Dominion submitted its application to the SCC in November 2021. The offshore wind farm had been previously estimated to cost $7.8 billion but that cost was increased by $2 billion late last year. Bob Blue, the Richmond-based Fortune 500 utility’s chair, president and CEO attributed the increase to rising commodities expenses and general cost pressures across a number of industries due to inflation. He also cited the need to build about 17 miles of new transmission lines and other associated infrastructure for the project.
East Coast supply chain hub
The project is expected to attract significant investments to Hampton Roads while spurring as many as 900 construction jobs and 1,100 jobs in operations and maintenance, Hampton Roads Alliance President and CEO Doug Smith told Virginia Business.
“This country is building an industry from scratch, that is the offshore wind industry,” Smith said. “Dominion’s project represents an opportunity for Virginia, and candidly, Hampton Roads, in particular, to be on the forefront of that new industry. What that will allow us to do is to begin to build the supply chain hub for the East Coast and build upon the strengths of a very skilled workforce and maritime industrial base that very few other regions have.”
Virginia Advanced Energy Economy has estimated that the offshore wind industry will add 5,000 jobs to the commonwealth over time.
Hampton Roads, already home to skilled shipbuilders who build and maintain naval ships across its various shipyards, including Huntington Ingalls Industries’ Newport News Shipbuilding division, has been preparing for the needs of an offshore wind workforce. Earlier this year, the Hampton Roads Workforce Council launched its Hampton Roads Strong campaign in partnership with local community colleges and the Virginia Ship Repair Association to recruit workers to the maritime trade, skills that are transferable to the needs of offshore wind, said the workforce council’s president and CEO, Shawn Avery.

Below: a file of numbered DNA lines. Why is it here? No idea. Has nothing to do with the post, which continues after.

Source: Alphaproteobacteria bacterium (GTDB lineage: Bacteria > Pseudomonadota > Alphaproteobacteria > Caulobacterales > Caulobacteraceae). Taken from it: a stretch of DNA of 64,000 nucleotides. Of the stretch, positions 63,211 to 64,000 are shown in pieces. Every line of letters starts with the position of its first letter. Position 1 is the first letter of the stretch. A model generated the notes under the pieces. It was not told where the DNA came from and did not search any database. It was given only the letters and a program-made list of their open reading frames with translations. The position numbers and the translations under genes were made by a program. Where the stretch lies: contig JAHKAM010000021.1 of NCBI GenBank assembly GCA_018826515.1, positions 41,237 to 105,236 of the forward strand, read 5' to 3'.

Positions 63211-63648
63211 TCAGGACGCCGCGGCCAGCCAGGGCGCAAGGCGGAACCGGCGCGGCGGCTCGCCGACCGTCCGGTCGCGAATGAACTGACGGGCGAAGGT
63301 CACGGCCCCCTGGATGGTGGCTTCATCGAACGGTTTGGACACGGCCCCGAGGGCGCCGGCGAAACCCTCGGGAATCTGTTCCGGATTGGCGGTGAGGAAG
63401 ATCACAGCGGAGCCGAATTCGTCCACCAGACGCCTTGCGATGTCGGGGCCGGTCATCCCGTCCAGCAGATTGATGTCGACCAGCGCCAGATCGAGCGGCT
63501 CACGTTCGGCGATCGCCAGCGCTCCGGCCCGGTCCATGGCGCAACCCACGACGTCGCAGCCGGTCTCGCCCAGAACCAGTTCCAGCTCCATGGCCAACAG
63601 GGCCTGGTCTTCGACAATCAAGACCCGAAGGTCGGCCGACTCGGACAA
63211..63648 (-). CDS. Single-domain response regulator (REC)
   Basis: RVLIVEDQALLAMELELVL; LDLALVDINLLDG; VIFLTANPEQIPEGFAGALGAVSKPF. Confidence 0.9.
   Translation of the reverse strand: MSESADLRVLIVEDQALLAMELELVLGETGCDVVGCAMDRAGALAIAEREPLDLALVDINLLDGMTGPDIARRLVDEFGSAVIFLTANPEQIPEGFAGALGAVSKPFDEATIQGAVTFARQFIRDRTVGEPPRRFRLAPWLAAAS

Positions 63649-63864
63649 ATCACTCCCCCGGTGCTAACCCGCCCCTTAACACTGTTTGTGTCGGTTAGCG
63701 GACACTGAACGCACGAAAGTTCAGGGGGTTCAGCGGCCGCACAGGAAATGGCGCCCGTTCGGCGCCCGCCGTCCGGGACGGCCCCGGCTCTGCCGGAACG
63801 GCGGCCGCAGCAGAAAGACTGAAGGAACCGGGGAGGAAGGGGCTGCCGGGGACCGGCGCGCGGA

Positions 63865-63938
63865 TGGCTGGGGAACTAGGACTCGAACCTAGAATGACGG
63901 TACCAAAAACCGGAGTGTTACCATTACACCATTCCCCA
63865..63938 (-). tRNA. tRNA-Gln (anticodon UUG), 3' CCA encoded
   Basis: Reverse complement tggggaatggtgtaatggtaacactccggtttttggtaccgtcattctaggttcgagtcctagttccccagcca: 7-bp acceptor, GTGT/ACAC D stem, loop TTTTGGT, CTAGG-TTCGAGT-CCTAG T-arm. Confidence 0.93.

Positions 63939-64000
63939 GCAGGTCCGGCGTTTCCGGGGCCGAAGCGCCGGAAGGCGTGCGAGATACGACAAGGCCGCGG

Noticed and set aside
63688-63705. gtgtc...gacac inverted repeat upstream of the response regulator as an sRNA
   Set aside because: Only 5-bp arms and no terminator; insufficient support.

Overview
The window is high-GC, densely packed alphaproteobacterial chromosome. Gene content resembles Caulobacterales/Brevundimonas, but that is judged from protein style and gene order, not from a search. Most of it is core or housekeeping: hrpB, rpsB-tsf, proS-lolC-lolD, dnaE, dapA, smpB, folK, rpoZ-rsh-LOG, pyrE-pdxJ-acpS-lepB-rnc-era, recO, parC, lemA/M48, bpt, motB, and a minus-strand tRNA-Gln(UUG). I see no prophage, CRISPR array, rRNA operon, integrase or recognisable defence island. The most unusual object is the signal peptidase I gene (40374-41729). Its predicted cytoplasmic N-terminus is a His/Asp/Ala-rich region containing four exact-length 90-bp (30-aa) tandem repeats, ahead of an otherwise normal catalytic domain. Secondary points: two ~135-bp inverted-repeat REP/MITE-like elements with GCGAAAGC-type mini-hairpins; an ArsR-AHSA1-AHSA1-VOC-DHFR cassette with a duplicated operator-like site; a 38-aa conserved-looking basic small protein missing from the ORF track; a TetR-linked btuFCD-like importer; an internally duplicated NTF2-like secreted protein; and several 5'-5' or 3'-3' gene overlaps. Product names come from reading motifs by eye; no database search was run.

News of the SCC’s approval also comes a day after the U.S. Department of Commerce announced it was granting $11 million to the workforce council to invest in workforce development.
“This grant couldn’t come at a better time to help develop the workforce,” Avery told Virginia Business Friday. “What it’s really going to do is increase the capacity to put training in place. It’s got a lot of funding in it for recruitment of individuals. … It’s really developing a system that’s going to meet the needs of the offshore wind industry and the shipbuilding/ship repair industry and anything else we need to happen.”
Though construction of the wind farm isn’t expected to begin until 2024, Siemens Gamesa Renewable Energy S.A., a Spanish wind turbine company, is already investing $200 million to build the first U.S. offshore wind turbine blade manufacturing facility at the Port of Virginia’s Portsmouth Marine Terminal. Siemens Gamesa will make 176 14.7-megawatt turbines to be installed in the Dominion wind farm’s 112,800-acre commercial lease area. Construction of the factory is expected to be complete in early 2023, bringing with it 310 jobs.
The CVOW will help Virginia reach its target, codified in the Virginia Clean Economy Act (VCEA), of having 100% carbon-free energy production by 2045, and Dominion Energy’s goal of reaching net-zero carbon and methane emissions by 2050. President Joe Biden’s administration has set a 2030 target to establish 30,000 megawatts of offshore wind power capacity.
The VCEA mandates that all electricity consumed in the commonwealth must have zero carbon emissions and be generated from renewable energy sources by 2050. It also requires stringent energy-efficiency standards that are projected to generate as much as $3,500 in savings for the average Virginia household over the next 30 years, according to a study by Advanced Energy Economy, an industry trade association.
Although Republicans wield more power in Richmond this year and have expressed dissatisfaction with the VCEA, utilities do not expect significant changes to the law.